A native of the Woodstock region of New York, the singer possesses a singing style steeped in Southern gospel-soul as well as a pure roots rock immediacy that sounds like it was conjured on the West Coast at the dawn of the ‘70s. Her tone is assertive but sweet while the delivery is wildly confident yet unhurried. In the case of a tune like Sky’s Falling, the great R&B empress Ann Peebles comes to mind. But you could probably find a vintage inspiration to pin to any of the dozen songs that make up Didn’t It Rain, eight of which the singer wrote or co-wrote. But Helm dresses this music with a voice that uses those inspirations simply as reference points. The album’s effortless poise, vigor and soulfulness ae all her own doing.
The drum rumble of the album-opening title tune nicely sets the mood with a bone rattling groove and colors of slide guitar that rain like buckshot over a punctuated melody. Helm’s singing is churchy to the point of being incantatory with a gliding wail full of grit and grace. The party just gets hotter from there.
Among the general influences that greet you is the kind of Bonnie Raitt/Little Feat rock and soul feel that Warner Brothers Records cooked up in California over four decades ago. Part of that is unavoidable. Feat co-founder Bill Payne guests on Sky’s Falling, but also helps orchestrate the glowing soul affirmation Rescue Me on piano with subtle shades of gospel that Helm sings gloriously to.
Bassist Byron Issacs, Helm’s bandmate in the great New York Americana/soul troupe Ollabelle, doubles as producer. He also pens several tunes here with Helm, the best being Heat Lightning, a commanding rocker that employs a nasty, jagged guitar riff to trigger to a country shuffle that sets up Helm’s soul-savvy vocal lead.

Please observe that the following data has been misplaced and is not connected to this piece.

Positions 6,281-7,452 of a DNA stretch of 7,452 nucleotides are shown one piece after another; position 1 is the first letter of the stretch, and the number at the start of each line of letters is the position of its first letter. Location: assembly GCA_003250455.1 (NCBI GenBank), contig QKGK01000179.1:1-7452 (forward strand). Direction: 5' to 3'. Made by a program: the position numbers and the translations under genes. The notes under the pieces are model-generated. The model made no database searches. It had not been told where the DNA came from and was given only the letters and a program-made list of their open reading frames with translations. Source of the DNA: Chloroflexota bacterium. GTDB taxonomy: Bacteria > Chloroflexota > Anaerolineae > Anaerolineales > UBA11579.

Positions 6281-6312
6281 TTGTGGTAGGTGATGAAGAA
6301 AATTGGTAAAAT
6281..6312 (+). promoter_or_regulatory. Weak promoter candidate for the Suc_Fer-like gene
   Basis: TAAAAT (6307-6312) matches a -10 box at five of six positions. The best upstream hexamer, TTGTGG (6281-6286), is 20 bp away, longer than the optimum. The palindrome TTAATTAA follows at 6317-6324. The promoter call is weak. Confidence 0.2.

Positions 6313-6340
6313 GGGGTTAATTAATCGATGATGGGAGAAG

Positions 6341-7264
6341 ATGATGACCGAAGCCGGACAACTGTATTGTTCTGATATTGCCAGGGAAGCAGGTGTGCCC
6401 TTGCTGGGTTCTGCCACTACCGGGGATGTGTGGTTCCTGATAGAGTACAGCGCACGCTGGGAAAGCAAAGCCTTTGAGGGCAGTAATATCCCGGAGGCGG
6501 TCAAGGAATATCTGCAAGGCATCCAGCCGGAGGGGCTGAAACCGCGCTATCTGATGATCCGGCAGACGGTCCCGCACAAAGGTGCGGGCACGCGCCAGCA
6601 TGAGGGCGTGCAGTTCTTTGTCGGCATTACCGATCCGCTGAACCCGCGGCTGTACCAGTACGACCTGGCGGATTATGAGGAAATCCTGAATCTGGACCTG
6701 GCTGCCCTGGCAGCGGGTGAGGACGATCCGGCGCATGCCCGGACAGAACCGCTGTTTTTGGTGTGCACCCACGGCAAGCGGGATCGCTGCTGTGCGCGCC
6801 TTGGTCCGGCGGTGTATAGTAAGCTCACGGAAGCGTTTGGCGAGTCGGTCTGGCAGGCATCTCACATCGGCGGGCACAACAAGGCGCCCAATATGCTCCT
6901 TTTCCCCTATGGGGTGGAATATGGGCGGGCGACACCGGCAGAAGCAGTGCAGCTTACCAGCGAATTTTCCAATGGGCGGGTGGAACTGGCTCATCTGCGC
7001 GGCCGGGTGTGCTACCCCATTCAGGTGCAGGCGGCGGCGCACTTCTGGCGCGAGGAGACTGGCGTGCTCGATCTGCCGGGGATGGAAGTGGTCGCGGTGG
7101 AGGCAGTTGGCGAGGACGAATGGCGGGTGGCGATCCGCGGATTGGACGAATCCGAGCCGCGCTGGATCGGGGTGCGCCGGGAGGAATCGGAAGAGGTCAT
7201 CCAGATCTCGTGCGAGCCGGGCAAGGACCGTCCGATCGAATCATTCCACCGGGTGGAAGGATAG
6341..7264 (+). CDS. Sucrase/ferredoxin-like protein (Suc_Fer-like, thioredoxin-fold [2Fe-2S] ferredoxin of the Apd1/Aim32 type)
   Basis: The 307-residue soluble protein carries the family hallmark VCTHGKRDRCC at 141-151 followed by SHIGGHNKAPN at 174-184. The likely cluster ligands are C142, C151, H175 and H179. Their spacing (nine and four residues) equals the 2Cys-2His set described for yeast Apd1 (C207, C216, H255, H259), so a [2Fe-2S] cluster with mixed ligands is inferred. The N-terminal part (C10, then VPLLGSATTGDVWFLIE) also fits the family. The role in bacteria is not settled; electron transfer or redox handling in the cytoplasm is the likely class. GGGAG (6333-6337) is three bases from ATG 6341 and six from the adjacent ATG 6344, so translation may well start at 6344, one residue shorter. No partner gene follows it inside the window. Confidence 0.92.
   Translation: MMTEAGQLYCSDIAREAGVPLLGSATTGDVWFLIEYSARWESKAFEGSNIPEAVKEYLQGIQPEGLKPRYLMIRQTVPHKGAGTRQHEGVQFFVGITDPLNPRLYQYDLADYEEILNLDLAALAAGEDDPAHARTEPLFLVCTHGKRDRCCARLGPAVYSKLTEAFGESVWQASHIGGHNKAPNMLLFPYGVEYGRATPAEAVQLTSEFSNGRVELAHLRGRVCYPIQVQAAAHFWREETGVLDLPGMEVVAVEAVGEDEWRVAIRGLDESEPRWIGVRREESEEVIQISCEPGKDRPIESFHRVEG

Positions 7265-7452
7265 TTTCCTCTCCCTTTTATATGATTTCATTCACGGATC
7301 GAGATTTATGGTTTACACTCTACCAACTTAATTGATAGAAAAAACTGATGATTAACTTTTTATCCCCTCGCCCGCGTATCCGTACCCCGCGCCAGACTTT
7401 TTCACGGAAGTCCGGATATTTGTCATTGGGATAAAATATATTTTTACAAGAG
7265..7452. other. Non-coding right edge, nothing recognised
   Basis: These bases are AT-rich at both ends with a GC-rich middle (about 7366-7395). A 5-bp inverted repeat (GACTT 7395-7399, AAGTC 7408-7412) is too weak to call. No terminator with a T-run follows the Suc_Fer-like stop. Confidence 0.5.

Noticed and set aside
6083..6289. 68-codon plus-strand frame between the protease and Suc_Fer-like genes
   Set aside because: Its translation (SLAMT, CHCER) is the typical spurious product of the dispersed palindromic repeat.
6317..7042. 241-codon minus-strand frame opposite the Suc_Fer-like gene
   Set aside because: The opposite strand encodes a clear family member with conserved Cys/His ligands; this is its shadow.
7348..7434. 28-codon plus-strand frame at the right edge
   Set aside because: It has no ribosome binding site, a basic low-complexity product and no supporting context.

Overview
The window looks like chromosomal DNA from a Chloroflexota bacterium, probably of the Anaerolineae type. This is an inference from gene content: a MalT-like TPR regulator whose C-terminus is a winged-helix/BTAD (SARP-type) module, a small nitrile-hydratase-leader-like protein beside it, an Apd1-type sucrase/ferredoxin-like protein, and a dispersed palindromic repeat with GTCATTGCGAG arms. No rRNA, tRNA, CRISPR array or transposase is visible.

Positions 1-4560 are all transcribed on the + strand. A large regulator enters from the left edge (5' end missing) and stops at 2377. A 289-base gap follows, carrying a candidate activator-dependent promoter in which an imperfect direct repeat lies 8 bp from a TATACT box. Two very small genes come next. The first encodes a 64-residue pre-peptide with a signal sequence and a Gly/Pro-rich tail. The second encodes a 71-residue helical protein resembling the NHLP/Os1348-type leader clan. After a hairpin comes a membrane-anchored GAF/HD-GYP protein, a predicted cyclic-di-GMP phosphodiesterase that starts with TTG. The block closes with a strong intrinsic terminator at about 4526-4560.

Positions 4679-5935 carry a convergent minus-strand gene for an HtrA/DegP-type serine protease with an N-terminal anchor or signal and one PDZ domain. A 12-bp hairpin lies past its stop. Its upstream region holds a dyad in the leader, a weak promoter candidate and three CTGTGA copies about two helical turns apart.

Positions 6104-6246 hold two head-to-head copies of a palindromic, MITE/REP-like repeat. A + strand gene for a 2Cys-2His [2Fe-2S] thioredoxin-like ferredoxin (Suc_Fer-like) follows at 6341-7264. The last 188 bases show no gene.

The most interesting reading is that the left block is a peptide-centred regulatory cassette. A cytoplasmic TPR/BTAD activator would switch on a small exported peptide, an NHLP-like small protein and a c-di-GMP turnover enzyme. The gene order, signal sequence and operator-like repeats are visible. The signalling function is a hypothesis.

There is, of course, a prime guiding spirit throughout all of Didn’t It Rain – the singer’s legendary father Levon Helm. Drum tracks cut by the elder Helm prior to his death in 2012 are featured on three songs including a rapturous version of Martha Scanlon’s Spend Our Last Dime. You even hear his voice, raspy but defiantly robust, kicking the tune off. The resulting music unfolds like a country waltz with daughter Helm proudly piloting the ensuing celebration.
Didn’t It Rain may mark Helm’s arrival as a solo artist. But her extensive work in Ollabelle and her father’s final recordings (and famed Midnight Ramble performances) have fashioned her into something of a roots-rock scholar. Such wisdom flows richly and openly on this sublime record.